Relaxing the lockdown to reopen the economy is antithetical to both empowering women and securing broader economic recovery. Opening the economy without the requisite, necessary social safeguards puts all working people, especially women, at risk.
On 17 June President Cyril Ramaphosa informed the nation that there would be a further easing of lockdown regulations. Restrictions are to be lifted on restaurants, casinos, some accommodation, cinemas, theatres, and personal care services, like hairdressers and beauty salons. We were told that the economy could not remain at a standstill indefinitely, and that people needed to resume work to restore livelihoods.
The current level, which began on 1 June, ameliorated previous lockdown measures to permit exercise between 6am and 6pm, the resumed sale of alcohol, and allowed restaurants to serve take-away meals.
The recent developments mark a palpable and irresponsible shift in the state’s response from actively managing the crisis to devolving responsibility almost entirely to the individual. As Ramaphosa stated, “with the move to alert Level 3 from the 1st of June, our prevention response is now largely focused on the simple everyday things that each of us can do to protect ourselves and our communities.”
But as expected, since the relaxation of regulations the country has seen a surge in infections. South Africa’s rate of infection now exceeds the global average and continues to rise. We are opening our economy as we enter the eye of the storm. Brazil and the US portend our macabre imminent future: bodies piling up in refrigerator trucks, as mass graves are tilled. As of 22 June, 9,000 people were expected to die of Covid-19 in the Western Cape alone.
Ease lockdown, empower women?
Recent weeks have cast the country’s gaze on what Ramaphosa called the “other pandemic” South Africa faces: gender-based violence against women and girls.
Ramaphosa went on to state that opening the economy is a move that empowers women by making them financially independent.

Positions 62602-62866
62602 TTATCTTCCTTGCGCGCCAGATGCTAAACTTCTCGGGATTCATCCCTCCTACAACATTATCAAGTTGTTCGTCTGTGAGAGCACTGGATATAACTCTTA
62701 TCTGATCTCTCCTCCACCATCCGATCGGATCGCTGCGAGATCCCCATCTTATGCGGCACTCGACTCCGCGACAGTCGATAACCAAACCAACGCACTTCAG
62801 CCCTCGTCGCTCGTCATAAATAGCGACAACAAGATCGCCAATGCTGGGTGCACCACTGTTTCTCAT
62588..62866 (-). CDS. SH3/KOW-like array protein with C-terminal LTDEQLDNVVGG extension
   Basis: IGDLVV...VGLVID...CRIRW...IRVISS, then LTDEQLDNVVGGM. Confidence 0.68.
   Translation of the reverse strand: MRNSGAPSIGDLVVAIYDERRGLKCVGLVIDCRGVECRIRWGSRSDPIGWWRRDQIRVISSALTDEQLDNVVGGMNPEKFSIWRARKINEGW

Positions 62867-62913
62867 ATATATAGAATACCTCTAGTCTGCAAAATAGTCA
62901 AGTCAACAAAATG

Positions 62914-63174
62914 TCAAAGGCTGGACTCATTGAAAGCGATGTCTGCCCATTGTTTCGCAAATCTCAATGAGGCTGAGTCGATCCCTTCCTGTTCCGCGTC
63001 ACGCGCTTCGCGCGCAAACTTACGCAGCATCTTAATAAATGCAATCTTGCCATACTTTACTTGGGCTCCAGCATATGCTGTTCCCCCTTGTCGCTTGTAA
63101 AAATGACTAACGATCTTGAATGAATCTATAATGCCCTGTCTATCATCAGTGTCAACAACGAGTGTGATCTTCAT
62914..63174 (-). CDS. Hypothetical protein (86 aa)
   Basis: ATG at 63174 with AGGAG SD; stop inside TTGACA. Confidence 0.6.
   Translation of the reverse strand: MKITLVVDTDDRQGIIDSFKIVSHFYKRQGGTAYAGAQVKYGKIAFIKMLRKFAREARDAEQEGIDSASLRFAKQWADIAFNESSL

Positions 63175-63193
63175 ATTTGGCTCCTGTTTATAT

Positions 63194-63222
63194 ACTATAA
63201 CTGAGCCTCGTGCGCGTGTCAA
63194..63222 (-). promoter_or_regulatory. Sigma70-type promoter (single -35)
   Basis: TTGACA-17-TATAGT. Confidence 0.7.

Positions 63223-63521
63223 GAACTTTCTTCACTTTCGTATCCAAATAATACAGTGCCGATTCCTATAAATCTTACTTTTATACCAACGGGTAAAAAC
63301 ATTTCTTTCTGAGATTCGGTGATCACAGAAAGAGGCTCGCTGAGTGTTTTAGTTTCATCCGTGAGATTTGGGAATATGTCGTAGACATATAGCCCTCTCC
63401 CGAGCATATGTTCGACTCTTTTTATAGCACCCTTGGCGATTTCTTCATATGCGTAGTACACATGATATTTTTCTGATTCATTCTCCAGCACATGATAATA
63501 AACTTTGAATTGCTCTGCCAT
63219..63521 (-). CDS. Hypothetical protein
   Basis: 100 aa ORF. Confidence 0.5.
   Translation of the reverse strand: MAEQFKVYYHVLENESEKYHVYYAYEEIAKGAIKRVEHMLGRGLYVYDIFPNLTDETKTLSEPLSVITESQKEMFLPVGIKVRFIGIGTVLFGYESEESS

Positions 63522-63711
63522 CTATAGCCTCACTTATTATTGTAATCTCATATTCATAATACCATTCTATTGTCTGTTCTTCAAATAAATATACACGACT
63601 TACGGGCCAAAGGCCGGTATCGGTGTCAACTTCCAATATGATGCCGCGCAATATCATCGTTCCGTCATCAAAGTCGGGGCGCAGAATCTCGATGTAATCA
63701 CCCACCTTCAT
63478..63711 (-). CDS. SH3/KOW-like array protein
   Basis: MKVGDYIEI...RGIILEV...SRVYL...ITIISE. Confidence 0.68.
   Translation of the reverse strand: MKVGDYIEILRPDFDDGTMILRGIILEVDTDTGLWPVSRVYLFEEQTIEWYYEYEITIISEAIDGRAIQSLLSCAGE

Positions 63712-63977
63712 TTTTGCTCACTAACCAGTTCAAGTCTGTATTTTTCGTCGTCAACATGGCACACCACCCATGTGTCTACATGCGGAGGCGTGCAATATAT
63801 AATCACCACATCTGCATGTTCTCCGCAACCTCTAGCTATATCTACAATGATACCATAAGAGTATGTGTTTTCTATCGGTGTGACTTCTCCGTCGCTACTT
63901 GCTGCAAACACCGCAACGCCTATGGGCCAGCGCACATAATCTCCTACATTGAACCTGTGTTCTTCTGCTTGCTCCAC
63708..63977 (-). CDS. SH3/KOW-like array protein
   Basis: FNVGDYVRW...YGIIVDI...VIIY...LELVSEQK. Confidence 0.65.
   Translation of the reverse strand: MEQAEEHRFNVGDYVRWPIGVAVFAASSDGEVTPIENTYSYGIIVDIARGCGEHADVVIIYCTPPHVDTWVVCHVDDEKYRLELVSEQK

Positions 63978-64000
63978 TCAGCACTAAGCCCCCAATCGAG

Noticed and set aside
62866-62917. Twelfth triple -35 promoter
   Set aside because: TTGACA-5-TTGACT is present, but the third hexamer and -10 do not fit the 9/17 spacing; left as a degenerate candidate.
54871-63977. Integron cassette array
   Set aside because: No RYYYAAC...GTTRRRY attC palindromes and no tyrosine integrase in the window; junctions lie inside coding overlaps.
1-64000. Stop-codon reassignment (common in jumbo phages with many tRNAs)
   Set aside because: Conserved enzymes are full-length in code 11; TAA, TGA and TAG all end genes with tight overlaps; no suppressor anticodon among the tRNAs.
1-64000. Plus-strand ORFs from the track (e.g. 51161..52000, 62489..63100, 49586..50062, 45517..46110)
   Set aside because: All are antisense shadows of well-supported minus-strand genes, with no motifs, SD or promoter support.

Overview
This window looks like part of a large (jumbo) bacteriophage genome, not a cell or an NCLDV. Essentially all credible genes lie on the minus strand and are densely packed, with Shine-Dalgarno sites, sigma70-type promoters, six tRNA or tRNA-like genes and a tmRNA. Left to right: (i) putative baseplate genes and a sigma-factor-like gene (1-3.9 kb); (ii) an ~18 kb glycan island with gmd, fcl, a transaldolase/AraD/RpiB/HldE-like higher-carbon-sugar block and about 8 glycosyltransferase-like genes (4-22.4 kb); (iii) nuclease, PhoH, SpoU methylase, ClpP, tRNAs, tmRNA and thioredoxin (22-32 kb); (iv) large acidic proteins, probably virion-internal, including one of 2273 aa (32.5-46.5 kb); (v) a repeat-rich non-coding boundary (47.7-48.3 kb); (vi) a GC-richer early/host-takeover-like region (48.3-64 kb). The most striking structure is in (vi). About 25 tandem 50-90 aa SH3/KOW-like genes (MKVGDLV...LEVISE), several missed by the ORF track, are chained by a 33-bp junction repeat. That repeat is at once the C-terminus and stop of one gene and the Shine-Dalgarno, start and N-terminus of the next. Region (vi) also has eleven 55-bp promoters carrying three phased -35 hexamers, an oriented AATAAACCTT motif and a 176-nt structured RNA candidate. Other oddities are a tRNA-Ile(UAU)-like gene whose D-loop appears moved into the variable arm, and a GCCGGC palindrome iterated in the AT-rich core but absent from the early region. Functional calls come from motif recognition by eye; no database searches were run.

A key rationale informing the reopening of personal care services is that those sectors employ many women. Ramaphosa stated that fast-tracking the easing of restrictions to these sectors (initially meant to reopen at Level 1) will allow more women to return to work, ostensibly empowering them to earn an income for their families.
However, relaxing lockdown measures to reopen the economy is in fact antithetical to both empowering women and securing broader economic recovery. Opening the economy without the requisite, necessary social safeguards puts all working people, especially women, at risk.
No social reproduction, no economy
The argument that we need people to return to work to empower women by kickstarting the engines of economic growth is incorrect. This position erroneously views the economy as distinct from social health and human well-being more generally. Unfortunately, this way of thinking is endemic to capitalist economies and lies at the heart of the disregard with which the latter system treats workers and human life more generally.
The essential ingredient for economic growth in any capitalist society, although it is normally hidden from view in official economic calculations, is social reproduction.
Social reproduction refers to the melange of activities related to birthing and raising children, maintaining households, caring for the weak and elderly, schooling: in sum, the socialisation of communities. A mine or factory cannot produce if there is no labour force to physically enact the operations. There is no labour force without a support network rearing the children, educating them, preparing them to innovate and contribute to the economy, to society.